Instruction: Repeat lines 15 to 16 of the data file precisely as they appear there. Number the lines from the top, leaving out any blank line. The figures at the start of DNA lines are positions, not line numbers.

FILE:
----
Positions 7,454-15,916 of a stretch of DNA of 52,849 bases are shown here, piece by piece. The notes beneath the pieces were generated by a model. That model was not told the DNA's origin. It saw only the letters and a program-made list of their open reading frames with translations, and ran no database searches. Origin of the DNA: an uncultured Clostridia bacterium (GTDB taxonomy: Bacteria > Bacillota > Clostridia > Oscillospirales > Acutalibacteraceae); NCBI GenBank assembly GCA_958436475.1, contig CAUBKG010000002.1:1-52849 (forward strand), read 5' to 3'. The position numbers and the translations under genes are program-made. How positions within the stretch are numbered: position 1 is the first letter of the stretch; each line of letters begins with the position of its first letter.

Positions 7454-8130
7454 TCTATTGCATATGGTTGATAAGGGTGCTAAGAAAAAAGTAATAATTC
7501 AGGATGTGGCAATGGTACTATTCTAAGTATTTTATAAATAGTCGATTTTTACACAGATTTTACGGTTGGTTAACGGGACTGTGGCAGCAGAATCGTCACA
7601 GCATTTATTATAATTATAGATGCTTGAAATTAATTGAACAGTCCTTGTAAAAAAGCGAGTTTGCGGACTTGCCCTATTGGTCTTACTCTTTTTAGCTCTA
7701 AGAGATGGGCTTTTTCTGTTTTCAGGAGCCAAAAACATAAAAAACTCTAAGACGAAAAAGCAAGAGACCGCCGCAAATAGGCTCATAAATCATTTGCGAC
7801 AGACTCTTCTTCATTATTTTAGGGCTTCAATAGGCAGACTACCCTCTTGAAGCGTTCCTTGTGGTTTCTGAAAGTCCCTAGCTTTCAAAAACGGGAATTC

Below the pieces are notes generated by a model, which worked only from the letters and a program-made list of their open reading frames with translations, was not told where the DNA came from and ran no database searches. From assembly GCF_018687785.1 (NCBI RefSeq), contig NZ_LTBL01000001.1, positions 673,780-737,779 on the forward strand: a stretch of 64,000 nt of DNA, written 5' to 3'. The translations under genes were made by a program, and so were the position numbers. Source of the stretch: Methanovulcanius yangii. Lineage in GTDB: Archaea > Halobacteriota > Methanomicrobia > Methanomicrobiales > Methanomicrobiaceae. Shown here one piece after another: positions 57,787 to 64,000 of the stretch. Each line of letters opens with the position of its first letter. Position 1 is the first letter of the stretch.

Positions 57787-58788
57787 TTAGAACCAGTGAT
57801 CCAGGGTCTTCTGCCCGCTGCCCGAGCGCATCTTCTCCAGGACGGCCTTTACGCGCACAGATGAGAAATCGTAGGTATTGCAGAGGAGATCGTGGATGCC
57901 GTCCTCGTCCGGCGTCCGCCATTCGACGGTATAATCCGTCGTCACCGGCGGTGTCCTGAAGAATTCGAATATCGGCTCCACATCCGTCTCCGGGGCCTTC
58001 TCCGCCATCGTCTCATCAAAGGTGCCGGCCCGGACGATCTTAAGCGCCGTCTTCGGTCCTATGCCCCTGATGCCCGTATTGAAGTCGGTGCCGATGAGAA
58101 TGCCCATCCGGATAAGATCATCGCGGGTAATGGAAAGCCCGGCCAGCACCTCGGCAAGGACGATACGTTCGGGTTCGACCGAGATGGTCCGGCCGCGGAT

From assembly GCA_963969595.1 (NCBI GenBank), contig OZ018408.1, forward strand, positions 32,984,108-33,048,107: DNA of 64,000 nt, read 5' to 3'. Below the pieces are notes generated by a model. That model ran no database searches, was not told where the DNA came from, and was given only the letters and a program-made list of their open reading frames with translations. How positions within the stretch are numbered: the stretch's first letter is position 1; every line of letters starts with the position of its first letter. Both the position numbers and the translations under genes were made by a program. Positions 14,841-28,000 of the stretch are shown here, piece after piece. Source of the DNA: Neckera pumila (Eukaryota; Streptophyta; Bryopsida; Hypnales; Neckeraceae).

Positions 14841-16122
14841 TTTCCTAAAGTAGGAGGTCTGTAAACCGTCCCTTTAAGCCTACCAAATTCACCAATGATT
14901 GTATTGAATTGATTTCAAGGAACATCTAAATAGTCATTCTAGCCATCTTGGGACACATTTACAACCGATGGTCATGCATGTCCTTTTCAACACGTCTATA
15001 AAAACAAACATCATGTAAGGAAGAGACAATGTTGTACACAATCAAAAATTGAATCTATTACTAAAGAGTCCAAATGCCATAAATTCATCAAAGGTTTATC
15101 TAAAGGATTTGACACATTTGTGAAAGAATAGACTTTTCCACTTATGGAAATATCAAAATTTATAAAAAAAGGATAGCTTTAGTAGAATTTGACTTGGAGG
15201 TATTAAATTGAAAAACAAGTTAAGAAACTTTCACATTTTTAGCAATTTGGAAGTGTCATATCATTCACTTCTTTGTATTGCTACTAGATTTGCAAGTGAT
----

From assembly GCA_963969595.1 (NCBI GenBank), contig OZ018408.1, forward strand, positions 32,984,108-33,048,107: DNA of 64,000 nt, read 5' to 3'. Below the pieces are notes generated by a model. That model ran no database searches, was not told where the DNA came from, and was given only the letters and a program-made list of their open reading frames with translations. How positions within the stretch are numbered: the stretch's first letter is position 1; every line of letters starts with the position of its first letter. Both the position numbers and the translations under genes were made by a program. Positions 14,841-28,000 of the stretch are shown here, piece after piece. Source of the DNA: Neckera pumila (Eukaryota; Streptophyta; Bryopsida; Hypnales; Neckeraceae).

Positions 14841-16122